And what a terrific message:  My story isn’t over yet.

I don’t know how the Apostle Paul felt about semi-colons, but if he were on my Christmas list, I’d be getting him one of these signs. I just finished re-reading about his life in Acts, and if ever anyone had a two-part story, it was this guy. Part One had Paul trying to destroy the early church, going house-to-house and dragging out Christians – men and women (!!) – to be beaten and thrown into prison; in Part Two, we find him tromping all over the place, building that same church through personal visits and powerful letters, and proclaiming the good news about Jesus from his own jail cell! Hooray for the semi-colon!

I don’t know about you, but if I had been in Paul’s shoes (and given his fondness for athletic metaphors, maybe I should say cleats), I think I would have benched myself, once I realized how awful I had been. Sure, I would have wanted to be on God’s team, but given my past “mistakes” (things like stoning people who talked about God’s goodness), I might have tried to live life in the shadows, leaving the contest to the “varsity” Christians who didn’t seem to be such big screw-ups.

But not Paul! He knew what he had done was bad (horrific, even) but he wasn’t gonna let his past influence his present or his future. He understood God’s grace. He received it. He knew his story wasn’t over yet – and that changed everything.

How many of us really believe that? How many of us really believe the message of grace: that, thanks to Christ’s triumph on the cross, nothing that we’ve ever said or done or even thought has the power to disqualify us for a spot on God’s team? His varsity team? How many of us can say, as Paul did in Philippians 3, “Forgetting what is behind and staining toward what is ahead, I press on toward the goal to win the prize for which God has called me heavenward in Christ Jesus”?

I checked a few commentaries, and the word “forgetting” doesn’t mean that Paul had some sort of convenient amnesia, or that he just blocked out all the yucky stuff he had done. Instead, the idea is that these things no longer shaped or defined Paul. They couldn’t rob him of his salvation or his fitness for service; instead, Paul knew that God could (and would!) work in and through all of these failings to bring about good in his life and in the lives of others (and, although he couldn’t have known it at the time, in the lives of billions more people who would one day read his story).

If you have a past (and who doesn’t?), don’t let it steal your purpose or your joy. Don’t believe the lie that says, “You stink; how could God ever use or love someone like you?” Instead, take hold of the truth: You do stink (as Tim Keller puts it, we are all “more wicked than we ever dared believe”), but in Christ, you are (Keller again) “more loved and accepted” than you ever dared hope! Like Paul, you really can “forget what is behind” and “press on toward the goal,” because God adores you – and he is still writing your story.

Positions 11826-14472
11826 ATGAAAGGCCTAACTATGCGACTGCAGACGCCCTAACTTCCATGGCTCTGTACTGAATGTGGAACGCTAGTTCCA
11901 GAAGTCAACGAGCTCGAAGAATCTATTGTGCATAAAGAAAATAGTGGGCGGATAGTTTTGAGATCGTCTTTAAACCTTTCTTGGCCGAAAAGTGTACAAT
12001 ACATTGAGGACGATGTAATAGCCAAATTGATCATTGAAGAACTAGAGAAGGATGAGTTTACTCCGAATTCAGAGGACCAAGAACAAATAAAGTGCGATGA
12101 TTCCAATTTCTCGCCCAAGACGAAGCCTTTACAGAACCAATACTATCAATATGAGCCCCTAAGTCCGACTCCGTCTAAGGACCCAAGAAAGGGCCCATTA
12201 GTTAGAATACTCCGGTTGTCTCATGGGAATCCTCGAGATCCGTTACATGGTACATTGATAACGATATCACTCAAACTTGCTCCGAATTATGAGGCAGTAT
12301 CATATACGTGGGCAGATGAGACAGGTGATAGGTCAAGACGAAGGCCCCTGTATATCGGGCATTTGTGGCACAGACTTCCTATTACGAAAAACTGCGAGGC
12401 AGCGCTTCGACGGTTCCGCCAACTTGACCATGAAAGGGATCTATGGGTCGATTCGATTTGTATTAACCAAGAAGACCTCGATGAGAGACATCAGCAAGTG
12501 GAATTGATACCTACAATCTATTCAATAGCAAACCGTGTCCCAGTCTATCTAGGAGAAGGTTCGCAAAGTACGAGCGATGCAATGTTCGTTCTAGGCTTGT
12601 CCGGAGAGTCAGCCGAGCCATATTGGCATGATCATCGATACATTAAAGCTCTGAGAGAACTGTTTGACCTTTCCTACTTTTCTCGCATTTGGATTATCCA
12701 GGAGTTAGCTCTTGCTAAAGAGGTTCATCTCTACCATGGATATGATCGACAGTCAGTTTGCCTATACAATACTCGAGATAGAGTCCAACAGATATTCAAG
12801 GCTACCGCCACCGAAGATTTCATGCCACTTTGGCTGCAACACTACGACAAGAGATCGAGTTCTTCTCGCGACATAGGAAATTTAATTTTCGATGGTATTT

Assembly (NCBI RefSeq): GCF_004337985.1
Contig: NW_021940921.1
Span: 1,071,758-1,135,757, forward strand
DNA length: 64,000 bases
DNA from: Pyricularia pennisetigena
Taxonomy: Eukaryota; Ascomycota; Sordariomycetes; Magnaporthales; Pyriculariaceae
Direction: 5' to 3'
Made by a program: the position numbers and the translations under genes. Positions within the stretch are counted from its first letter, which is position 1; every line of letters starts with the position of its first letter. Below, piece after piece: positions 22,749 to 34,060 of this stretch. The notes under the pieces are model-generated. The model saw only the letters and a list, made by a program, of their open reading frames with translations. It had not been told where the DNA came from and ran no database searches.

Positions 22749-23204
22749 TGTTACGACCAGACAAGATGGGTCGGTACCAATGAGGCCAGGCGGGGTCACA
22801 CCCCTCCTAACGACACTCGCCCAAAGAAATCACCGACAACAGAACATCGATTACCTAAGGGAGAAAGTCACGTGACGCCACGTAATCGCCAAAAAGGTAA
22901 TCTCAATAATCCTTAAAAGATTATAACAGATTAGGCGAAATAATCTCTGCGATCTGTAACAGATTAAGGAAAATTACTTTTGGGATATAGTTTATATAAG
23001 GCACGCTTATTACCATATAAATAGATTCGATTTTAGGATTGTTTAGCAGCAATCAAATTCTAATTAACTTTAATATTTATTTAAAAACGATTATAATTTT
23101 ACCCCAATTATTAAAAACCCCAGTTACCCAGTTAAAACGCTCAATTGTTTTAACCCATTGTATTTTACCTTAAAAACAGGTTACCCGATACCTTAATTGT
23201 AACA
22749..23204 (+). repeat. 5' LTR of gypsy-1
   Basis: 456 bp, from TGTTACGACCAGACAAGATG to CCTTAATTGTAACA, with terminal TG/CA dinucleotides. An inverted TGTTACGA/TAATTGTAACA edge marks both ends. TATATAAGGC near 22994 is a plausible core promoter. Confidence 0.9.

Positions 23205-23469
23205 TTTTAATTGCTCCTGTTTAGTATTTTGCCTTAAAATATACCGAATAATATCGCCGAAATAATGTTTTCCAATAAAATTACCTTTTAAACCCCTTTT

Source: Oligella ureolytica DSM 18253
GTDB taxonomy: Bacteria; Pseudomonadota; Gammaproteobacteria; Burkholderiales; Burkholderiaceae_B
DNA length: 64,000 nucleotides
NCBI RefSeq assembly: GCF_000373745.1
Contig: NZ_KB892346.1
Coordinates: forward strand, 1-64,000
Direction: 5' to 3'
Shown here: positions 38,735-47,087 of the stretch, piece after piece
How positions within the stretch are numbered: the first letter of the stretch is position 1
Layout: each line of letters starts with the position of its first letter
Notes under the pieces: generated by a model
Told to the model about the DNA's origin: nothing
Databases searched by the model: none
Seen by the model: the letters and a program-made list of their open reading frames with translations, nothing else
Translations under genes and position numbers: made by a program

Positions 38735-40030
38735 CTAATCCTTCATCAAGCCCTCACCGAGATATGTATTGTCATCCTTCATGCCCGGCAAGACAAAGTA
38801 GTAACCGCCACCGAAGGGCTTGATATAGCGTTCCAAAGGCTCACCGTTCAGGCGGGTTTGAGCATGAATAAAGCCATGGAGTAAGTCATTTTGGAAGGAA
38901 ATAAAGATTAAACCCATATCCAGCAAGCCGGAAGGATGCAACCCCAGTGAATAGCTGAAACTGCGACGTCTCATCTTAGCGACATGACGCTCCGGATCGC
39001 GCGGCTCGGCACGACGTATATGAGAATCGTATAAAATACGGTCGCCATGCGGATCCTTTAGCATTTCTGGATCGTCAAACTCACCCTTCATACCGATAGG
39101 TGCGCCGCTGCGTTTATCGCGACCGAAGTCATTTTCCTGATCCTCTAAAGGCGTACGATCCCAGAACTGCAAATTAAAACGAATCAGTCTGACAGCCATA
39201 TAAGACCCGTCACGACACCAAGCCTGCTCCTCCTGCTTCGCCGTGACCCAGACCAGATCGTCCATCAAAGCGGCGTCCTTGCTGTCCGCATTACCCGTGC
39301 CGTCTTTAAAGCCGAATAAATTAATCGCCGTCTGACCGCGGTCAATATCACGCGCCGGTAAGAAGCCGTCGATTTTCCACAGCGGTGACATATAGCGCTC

And by the same token, if you’re praying for a friend or loved one whose life seems to have gone off the rails, remember that their story isn’t over yet. As one sweet mama said when I asked her how her teenaged daughter was doing, “Well, she’s still working on her testimony.” This gal understood the real life application of verses like Romans 8:28; she knew that, in God’s hands, all of the stuff to the left of the semi-colon would one day be used on the right – and that the sentence, once completed, would be glorious.


ARCHIVES: October 2015


10.16.2015

Reflections of the Heart

Proverbs 27-19 (1)Proverbs 27:19 says, “As water reflects the face, so one’s life reflects the heart.”

If that’s true – that our life mirrors what’s in our heart – then I definitely want a good heart! But (sigh) I can’t always make it behave. I try, but then all those nasty things like envy and pride and selfishness barge in and start throwing some elbows, and there are days when I feel like if you could actually see into my heart, you’d find kindness and faith curled up in the corner, bleeding or sucking their thumbs!

Happily, we don’t have to whip our hearts into shape. God promises to do that for us. I think King David prayed it best in Psalm 19, when he asked God to forgive his hidden faults and keep him from being mastered by willful sins. He wrapped up his petition with a sentence that I want to borrow for today’s Friday Prayer. Pray it for yourself, or for someone you love:

May the words of my mouth and the meditation of my heart be pleasing in your sight, O Lord, my Rock and my Redeemer. (Psalm 19:14)

Amen.


ARCHIVES: October 2015


10.09.2015

When Opportunity Knocks

Ephesians 5-15-16Back when Paul was writing his letter to the Ephesians, he described a culture marked by things like darkness, disobedience and empty words. Paul encouraged the Ephesians to remember that they were “dearly loved children” and that they should “live a life of love” – even when they found themselves surrounded by yuckiness.

The same charge holds true for us today. We are dearly loved, and we are called to be light in a dark and often confusing world. Sometimes the very things that conspire to bring us down – difficult relationships, career challenges, fears about the future – are opportunities to showcase God’s love. Sometimes they can open a door to trust, one that leads to a place of hope and security.

Living a life of love isn’t always easy (and some would say it’s getting harder all the time), but this little reminder from Ephesians 5 can help. Pray these verses for yourself, your children, or for someone you love: